A few days later, Altman moved to withdraw from representing Fiorito. See ECF No. 101. The Court conducted a hearing at which it questioned both Altman and Fiorito. Following that hearing, the Court denied Altman's request, finding that "[n]either Fiorito nor Altman has alleged the existence of a conflict of interest or an irreconcilable conflict in this matter, and none is apparent from the record." ECF No. 104 at 2. Moreover, "[a]fter hearing the testimony of Altman and Fiorito, the Court conclude[d] that there [was] likewise no evidence of a complete breakdown in communication between the two." Id. (quotation omitted).

The relationship between Fiorito and Altman continued to be strained, however. Eventually, Fiorito wrote to the Court and asked that he be appointed new counsel or, in the alternative, that he be permitted to proceed pro se. See ECF No. 142. The Court conducted a thorough Faretta hearing on February 3, 2009, and, following that hearing, the Court granted Fiorito's request to proceed pro se and appointed Altman as standby counsel. See ECF No. 151.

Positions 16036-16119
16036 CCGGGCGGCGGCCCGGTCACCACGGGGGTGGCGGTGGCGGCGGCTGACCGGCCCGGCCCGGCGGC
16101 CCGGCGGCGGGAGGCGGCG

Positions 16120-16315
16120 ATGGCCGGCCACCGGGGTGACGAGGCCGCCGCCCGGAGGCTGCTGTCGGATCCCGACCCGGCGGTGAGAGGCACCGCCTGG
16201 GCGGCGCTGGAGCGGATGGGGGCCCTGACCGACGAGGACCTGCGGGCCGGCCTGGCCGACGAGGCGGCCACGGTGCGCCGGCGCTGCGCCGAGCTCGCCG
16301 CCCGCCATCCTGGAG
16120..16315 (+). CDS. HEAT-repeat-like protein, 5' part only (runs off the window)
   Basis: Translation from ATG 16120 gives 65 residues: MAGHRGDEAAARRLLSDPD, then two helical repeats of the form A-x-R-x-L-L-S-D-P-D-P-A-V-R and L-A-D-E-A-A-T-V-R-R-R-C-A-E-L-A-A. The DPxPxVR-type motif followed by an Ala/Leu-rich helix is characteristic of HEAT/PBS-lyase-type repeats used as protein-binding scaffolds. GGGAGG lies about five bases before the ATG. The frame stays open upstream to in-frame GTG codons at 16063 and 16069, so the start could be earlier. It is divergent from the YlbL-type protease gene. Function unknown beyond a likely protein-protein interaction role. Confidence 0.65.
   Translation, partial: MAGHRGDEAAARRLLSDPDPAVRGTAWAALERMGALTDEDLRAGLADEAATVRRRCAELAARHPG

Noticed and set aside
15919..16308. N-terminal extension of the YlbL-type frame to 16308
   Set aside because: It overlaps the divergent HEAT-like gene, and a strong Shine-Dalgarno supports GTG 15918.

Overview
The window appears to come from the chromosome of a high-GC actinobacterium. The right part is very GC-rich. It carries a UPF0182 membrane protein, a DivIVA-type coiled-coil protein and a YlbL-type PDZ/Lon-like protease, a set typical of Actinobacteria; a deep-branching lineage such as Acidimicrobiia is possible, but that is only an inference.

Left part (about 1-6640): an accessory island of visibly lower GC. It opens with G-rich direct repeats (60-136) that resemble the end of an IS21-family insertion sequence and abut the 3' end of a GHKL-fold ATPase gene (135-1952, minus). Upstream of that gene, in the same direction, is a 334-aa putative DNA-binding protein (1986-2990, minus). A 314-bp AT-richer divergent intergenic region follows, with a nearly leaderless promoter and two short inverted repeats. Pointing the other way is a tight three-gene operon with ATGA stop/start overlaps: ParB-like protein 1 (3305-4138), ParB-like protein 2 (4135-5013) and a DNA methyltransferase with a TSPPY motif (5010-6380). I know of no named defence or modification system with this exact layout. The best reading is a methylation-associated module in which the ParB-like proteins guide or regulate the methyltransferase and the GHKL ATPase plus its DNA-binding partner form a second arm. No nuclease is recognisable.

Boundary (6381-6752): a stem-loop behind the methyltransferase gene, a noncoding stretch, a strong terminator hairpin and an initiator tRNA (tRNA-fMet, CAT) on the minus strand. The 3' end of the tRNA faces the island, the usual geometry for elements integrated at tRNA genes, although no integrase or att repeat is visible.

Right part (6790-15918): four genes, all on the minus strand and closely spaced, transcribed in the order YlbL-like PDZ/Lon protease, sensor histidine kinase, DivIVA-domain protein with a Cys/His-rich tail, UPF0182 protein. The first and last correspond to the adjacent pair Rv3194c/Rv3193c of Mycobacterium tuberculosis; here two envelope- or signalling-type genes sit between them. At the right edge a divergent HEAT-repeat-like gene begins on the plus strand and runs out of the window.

The government had filed a seven-count superseding indictment on October 7, 2008, charging Fiorito with six counts of mail fraud and one count of conspiracy to commit mail fraud. See ECF No. 108. Trial began on May 4, 2009 - nearly two years after the original indictment had been filed - with Fiorito representing himself and Altman appearing as standby counsel. After hearing evidence for about three weeks, the jury returned a verdict of guilty on all seven counts of the superseding indictment. See ECF No. 277.